If “Resurrecting the Champ” were a prizefighter, he’d be soft around the middle. Although helmer Rod Lurie circles a lot of thorny issues in this morality tale of a middleweight contender-turned-homeless vagrant and the reporter who rescues him from obscurity, the plan of attack is overly sentimentalized and the execution is slack. If not for Samuel L. Jackson’s performance as the ravaged boxer, “Champ” would be of limited interest.
Josh Hartnett is Erik, a sports reporter for the Denver Times who’s been eclipsed by the two people closest to him — his late father, a legendary sports broadcaster, and his estranged wife, Joyce (Kathryn Morris), who’s simply the better journalist. Erik wants off the boxing beat, but his editor, Metz (Alan Alda) wants him where he is. When Erik happens upon Champ (Jackson) one night and rescues him from a beating by thugs, he thinks he’s found the story that will get him off the sports pages, into his paper’s magazine and out from under the shadow of his father and wife.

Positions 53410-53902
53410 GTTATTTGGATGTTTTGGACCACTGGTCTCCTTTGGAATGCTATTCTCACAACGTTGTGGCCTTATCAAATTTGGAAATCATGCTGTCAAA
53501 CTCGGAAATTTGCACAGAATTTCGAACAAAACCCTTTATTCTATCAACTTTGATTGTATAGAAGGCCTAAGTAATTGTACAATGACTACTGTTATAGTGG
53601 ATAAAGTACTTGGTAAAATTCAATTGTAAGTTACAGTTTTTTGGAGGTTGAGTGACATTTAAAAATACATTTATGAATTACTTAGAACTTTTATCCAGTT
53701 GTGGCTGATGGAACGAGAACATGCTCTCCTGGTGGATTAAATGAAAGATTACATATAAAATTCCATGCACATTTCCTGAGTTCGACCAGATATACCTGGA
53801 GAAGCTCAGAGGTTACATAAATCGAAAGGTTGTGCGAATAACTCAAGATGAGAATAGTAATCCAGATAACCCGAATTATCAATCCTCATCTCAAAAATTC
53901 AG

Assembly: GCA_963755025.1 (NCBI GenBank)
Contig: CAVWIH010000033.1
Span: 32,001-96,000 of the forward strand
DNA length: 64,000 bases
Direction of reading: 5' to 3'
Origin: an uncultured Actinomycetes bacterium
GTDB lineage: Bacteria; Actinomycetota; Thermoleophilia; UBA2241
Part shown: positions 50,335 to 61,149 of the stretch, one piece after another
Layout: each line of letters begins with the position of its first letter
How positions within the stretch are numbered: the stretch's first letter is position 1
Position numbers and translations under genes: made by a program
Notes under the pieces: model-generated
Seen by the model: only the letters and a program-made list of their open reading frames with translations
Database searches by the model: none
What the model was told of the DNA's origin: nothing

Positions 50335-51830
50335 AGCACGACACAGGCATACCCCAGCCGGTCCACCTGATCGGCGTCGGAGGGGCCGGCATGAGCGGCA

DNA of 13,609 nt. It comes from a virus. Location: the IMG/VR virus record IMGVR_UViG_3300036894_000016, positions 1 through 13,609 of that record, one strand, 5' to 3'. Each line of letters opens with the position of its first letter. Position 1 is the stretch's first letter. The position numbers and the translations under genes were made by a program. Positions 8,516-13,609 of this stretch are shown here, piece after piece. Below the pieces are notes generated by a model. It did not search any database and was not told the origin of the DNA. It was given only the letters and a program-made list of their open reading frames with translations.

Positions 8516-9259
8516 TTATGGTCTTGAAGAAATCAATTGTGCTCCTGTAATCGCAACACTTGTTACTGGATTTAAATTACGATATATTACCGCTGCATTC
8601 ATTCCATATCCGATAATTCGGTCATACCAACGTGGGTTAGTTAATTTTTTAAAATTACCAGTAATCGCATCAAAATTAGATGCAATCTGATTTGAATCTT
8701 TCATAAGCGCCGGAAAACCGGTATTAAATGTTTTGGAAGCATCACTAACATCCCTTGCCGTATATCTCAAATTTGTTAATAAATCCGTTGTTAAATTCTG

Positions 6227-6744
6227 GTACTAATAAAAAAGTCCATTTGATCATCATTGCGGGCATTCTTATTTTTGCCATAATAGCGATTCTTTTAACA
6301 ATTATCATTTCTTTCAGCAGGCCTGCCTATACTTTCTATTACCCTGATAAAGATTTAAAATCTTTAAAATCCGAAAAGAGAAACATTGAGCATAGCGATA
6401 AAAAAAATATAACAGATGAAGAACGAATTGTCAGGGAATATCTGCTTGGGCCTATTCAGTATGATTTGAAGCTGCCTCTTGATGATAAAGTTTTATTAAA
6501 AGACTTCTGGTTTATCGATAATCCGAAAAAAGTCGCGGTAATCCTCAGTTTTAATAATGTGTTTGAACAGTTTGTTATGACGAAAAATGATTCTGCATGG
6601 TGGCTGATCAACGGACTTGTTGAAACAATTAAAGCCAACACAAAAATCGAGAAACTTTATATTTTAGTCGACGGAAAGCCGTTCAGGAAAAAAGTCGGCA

When Jackson is onscreen, the movie floats and stings. Champ is funny, observant — he predicts a longshot knockout when Erik takes him to the local fights — but he’s clearly been hit too hard, and too often. By raising his voice to a higher register than normal, Jackson makes Champ seem even more ephemeral than he would be, a ghostly man who lives in his dubious memory and regales Erik with stories that could just as well be myth as truth.
Erik is a well-written part; screenwriters Michael Bortman and Allison Burnett deftly capture a bruised ego who is just short of ruthless as he tries to convince Champ to tell him his story, committing the little lies and exaggerations of a journalist who’s helping himself, while trying to convince everyone he’s performing a service to his subject. Hartnett, though, makes Erik far less complex than he should have been, and when the movie reverts to him, it develops a weakness in the knees.
Well-edited and featuring convincing fight scenes choreographed by Eric Bryson, “Resurrecting the Champ” has a washed-out look that doesn’t complement its characters; Jackson’s champ is supposed to look like death, but Kathryn Morris, whose hair looks like it weighs more than she does, wilts under Adam Kane’s anemic camera. The bigger problem, however, is Lurie’s belaboring of what are really simple issues of personal integrity and public honesty that shouldn’t take a full 12 rounds to get across.